Initially, the OLCC negotiated a $1.5 million inventory reduction as well as providing additional agency funds to offset the impact to agents. With the negotiations, the impact on liquor agents was reduced to between $500,000 to $1.9 million

Depending on sales, the surcharge is expected to generate at least $1.5 million to further reduce the impact on liquor agents. The agency hopes that this additional revenue will have the minimum impact possible under legislative guidelines of $500,000 on the liquor agents.

“The commission is looking at this temporary increase as a means to assist in filling the state’s budget hole for the 2007-2009 biennium,” said Steve Pharo, OLCC Executive Director. “Through additional funds from the agency, proposed inventory reduction and the proposed price increase, we’ve successfully reduced the impact to liquor agents from the original proposal of $3.8 million. We look to work closely with agents as we resolve this issue.”

The OLCC provided additional funds from the agency’s operating budget, in addition to the cuts required by legislature. Also, the agency and the liquor agents will work together to accomplish a $1.5 million reduction in inventory.

Liquor agents are independent contractors who manage and operate the liquor stores. The stores are required to be open a minimum of eight hours a day Monday through Saturday with six of those hours between noon and 6 p.m. Liquor agents have the discretion to be open Sundays and legal holidays. Hours of operation, vary from store to store.

Friday, March 6, 2009

OLCC's minor decoy program is looking for volunteers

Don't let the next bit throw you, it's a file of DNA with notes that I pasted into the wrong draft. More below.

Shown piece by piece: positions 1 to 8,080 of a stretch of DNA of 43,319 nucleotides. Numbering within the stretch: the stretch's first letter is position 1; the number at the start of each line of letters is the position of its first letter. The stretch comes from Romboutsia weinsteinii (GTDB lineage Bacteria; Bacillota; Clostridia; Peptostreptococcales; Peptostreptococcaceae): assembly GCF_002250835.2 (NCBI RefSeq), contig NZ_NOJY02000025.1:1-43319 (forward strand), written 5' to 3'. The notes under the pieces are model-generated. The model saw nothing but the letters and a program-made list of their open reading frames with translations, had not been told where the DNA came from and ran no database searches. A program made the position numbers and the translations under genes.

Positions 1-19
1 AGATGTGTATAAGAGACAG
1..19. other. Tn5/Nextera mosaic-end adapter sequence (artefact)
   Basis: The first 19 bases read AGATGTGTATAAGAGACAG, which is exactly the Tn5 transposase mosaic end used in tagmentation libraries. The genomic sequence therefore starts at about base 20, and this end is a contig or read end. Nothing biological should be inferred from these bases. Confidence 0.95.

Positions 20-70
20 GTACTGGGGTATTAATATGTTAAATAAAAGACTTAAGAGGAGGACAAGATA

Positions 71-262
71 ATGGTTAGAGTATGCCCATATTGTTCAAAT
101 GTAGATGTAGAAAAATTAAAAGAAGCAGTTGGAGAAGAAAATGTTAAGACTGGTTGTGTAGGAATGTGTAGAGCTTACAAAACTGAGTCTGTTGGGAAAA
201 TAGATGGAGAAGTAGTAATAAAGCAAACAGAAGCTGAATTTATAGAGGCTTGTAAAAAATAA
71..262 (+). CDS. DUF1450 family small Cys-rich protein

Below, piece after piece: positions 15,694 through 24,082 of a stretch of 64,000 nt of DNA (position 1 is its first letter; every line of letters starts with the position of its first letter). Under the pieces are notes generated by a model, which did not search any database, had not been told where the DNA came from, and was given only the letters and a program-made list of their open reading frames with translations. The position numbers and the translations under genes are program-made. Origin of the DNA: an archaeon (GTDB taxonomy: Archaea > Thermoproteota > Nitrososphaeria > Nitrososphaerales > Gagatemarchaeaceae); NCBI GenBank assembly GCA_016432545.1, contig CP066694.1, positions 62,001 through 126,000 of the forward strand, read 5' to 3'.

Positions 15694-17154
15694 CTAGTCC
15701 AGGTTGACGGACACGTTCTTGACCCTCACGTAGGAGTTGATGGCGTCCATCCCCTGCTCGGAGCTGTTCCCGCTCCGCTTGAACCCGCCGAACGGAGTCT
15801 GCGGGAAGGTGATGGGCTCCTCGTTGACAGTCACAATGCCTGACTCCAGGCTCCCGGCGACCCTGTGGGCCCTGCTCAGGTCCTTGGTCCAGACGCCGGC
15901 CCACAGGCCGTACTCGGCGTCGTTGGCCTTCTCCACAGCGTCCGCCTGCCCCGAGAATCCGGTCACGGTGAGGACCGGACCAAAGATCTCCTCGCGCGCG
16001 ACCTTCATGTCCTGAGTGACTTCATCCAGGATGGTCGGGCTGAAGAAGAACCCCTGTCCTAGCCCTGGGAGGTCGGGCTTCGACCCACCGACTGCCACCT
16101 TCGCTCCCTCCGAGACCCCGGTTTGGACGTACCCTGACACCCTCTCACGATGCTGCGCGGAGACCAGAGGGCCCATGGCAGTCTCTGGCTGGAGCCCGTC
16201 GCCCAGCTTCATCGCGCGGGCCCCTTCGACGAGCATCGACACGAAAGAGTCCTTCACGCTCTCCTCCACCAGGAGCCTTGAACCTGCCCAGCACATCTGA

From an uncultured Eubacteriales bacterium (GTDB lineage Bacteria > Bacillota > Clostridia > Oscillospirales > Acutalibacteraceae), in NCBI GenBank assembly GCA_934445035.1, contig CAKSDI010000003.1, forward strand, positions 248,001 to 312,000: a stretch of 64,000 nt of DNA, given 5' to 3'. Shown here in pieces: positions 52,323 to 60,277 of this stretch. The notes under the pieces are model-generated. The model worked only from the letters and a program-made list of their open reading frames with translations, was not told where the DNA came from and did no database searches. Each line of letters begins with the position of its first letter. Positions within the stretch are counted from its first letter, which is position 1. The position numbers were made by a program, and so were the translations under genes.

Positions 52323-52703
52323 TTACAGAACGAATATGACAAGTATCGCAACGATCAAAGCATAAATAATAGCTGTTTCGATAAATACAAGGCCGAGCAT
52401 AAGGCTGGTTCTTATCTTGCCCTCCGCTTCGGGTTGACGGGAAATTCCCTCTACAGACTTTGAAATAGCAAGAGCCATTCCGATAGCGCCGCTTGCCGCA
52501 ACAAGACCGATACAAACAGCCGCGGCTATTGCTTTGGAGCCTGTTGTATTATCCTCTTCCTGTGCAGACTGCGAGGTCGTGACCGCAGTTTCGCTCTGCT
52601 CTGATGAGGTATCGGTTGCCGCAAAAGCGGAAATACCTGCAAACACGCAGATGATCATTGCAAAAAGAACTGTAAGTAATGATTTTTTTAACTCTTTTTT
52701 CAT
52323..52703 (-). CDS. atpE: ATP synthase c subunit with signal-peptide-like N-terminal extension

The OLCC is recruiting individuals 17-20 years old, and look their age, who would be willing to volunteer their time to conduct minor decoy operations.

The OLCC conducts compliance checks of licensed premises using persons under the age of 21 to attempt to buy alcoholic beverages. These checks are an effective and efficient way to reduce the availability of alcohol to minors.

Participants will gain knowledge of law enforcement operations and the criminal justice system. They will also learn how a regulatory agency such as the OLCC works, and may find this experience useful in pursuing a future career and personal goals.

In order to qualify for this program, minor decoy applicants must at least:
  • Be 17-20 years of age
  • Appear under 26 years of age (closer to their true age)
  • Not have been cited for a liquor law violation (Minor In Possession, misrepresentation of age - showing false or fake ID, etc)
  • Not have a criminal record
  • Possess a valid state-issued driver license or ID card
The OLCC will provide reference letters and/or documentation confirming volunteer hours. These volunteer hours have been used for high school and/or college credits. Operations may be conducted during the day or evening hours depending on the work and personal schedules of participants.

If you are interested in participating in this program, call 503-872-5208.